It isn’t an understatement to say that social media affects almost everyone on the planet. It is so pervasive in our daily lives that the average person spends over 2 hours a day on social media platforms
and we are so reliant on social media platforms for communication that Facebook alone handles 60 billion messages a day. But how did we get to this point? It’s often taken for granted that these platforms exist, but there is a long and storied history to social media, with some important milestones that are worth noting on the journey to the societal behemoths we know today.
The ARPANET was the precursor to the internet we currently know today. The ARPANET project was founded in 1966 by computing pioneer Robert Taylor and it’s aim was to enable computers to exchange data between each other. Sounds very simple right? Not back then. After linking four university institutions in the US, the first successful data transfer took place on the 29th of October 1969, between UCLA and the Stanford Research Institute (SRI).
UCLA’s Charley Kline’s attempt to send the command “login” to a computer at SRI which actually only sent the characters “lo”. And so began a long history of sending data between computers that would eventually lead to the advent of social media.
Sending two characters between computers is an important milestone in computing history (and the first steps towards our modern social media) but it’s not quite an Instagram story. The “first social media site” award goes to SixDegrees.com which was founded in 1997.
Based on the Six Degrees of Separation theory by esteemed psychologist Stanley Milgram, SixDegrees.com was the first site to allow users to find people they don’t know through their connections to be people they do know, which is a current theme on almost all social media sites and at it’s height SixDegrees had 3.5 million users.
However, it was a case of too much too soon, and limits to internet connectivity and technology (Weinrich specifically mentions the lack of ability to upload photos as digital cameras weren’t widespread by then) led to the site being shut down in 2001, making way for other social media sites.
Whilst SixDegrees.com technically was the first, Friendster was the first social media site to really capture the public imagination.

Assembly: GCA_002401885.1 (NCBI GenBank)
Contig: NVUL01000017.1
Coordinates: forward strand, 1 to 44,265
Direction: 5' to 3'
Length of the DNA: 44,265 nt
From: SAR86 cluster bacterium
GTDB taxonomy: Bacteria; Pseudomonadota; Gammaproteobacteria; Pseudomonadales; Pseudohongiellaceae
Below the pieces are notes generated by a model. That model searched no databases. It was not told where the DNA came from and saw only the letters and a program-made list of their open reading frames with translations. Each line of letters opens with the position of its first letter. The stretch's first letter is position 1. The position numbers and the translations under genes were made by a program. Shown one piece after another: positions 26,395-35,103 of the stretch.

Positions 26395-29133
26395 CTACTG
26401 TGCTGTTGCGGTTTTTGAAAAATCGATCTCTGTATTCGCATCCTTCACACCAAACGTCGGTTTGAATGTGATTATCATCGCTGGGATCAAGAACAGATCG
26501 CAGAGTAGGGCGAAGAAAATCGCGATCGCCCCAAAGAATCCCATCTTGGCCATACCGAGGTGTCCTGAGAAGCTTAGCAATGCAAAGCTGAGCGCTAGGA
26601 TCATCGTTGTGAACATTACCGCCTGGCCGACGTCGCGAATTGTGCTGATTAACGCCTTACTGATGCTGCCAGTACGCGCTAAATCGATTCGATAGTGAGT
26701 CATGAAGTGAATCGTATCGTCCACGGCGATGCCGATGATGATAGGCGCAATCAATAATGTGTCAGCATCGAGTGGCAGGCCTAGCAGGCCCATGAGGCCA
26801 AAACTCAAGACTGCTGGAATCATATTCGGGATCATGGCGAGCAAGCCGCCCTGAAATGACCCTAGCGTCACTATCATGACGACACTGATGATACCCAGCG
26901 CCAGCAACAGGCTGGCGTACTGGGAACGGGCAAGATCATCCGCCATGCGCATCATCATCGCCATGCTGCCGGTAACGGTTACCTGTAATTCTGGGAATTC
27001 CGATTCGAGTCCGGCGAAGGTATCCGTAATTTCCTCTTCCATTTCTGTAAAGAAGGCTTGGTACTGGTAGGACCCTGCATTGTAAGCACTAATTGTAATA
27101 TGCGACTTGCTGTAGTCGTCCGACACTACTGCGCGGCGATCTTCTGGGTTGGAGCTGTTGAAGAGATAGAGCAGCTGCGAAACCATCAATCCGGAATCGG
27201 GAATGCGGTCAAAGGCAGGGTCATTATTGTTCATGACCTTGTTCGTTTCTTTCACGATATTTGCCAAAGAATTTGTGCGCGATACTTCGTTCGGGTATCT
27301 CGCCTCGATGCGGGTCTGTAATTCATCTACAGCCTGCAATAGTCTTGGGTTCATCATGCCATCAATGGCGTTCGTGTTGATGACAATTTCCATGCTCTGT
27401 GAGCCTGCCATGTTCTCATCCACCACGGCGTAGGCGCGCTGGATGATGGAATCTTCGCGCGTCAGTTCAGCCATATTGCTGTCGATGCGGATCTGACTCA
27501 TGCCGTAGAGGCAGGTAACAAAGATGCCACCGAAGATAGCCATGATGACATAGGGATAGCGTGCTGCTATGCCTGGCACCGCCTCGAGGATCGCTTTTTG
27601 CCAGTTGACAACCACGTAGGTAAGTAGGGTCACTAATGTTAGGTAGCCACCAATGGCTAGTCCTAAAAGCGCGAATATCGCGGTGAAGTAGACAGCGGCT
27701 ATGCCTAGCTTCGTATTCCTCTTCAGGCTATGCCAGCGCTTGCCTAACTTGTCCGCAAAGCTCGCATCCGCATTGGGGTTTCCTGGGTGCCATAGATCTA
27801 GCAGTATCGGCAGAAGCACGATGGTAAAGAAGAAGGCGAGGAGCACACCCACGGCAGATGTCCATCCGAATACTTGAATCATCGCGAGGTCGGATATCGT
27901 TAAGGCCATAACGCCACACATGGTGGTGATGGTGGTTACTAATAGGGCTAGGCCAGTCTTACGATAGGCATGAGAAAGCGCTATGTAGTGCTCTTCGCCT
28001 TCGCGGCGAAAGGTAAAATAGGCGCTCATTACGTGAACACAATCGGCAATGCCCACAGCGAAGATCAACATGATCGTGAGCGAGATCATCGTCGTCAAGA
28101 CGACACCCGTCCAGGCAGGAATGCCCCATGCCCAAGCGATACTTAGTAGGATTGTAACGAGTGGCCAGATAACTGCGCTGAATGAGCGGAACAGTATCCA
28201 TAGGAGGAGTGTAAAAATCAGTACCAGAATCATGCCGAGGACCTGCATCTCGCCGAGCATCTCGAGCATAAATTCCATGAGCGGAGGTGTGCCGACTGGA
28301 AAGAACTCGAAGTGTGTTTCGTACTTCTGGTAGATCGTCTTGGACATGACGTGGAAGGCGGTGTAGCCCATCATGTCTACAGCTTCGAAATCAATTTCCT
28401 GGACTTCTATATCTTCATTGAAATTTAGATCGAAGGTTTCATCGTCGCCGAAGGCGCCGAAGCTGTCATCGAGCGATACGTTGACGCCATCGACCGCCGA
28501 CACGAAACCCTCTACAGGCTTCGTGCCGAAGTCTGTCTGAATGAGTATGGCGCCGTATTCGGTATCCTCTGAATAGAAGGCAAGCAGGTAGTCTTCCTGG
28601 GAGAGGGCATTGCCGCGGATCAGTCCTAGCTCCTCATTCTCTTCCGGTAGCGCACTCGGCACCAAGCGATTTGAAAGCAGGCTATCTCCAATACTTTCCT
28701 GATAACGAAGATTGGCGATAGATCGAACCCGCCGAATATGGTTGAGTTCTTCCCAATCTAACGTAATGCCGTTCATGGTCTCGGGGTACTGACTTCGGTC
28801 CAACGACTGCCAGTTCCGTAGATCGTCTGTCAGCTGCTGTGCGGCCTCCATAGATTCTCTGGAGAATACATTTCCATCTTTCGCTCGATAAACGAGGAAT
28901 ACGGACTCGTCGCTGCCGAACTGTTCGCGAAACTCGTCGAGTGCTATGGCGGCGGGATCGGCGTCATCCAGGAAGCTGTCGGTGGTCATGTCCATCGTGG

Founded by programmer Jonathan Abrams, Friendster beat SixDegrees.com’s record of 3.5 million users in its first few months, and trailblazed its path to a $30 million offer from Google (that Abrams rejected).
The meteoric rise gave way to crushing losses however, as Friendster fell victim to stability issues, long load times and lack of agility that characterised it’s impending competitor, a small site called Facebook.
"Everyone's been talking a lot about a universal face book within Harvard. ... I think it's kind of silly that it would take the University a couple of years to get around to it. I can do it better than they can, and I can do it in a week.". That’s what a 20 year old Mark Zuckerberg told the Harvard Crimson when discussing his idea for a new website.
Spurred on by the success of companies like Napster and eager to make the next big thing, Mark Zuckerberg, Eduardo Saverin, Andrew McCollum, Dustin Moskovitz, and Chris Hughes created TheFacebook from a Harvard college dorm room in January 2004.
16 years later, Facebook is worth over $500 billion, has 2.7 billion monthly users and is in the news almost constantly. Not bad considering 50 years prior “LO” was all that could be managed.
Also, random fun fact I learnt whilst researching this article, Facebook is blue because Mark Zuckerberg is red-green colour-blind and blue is the colour he can see best. Do with that what you will.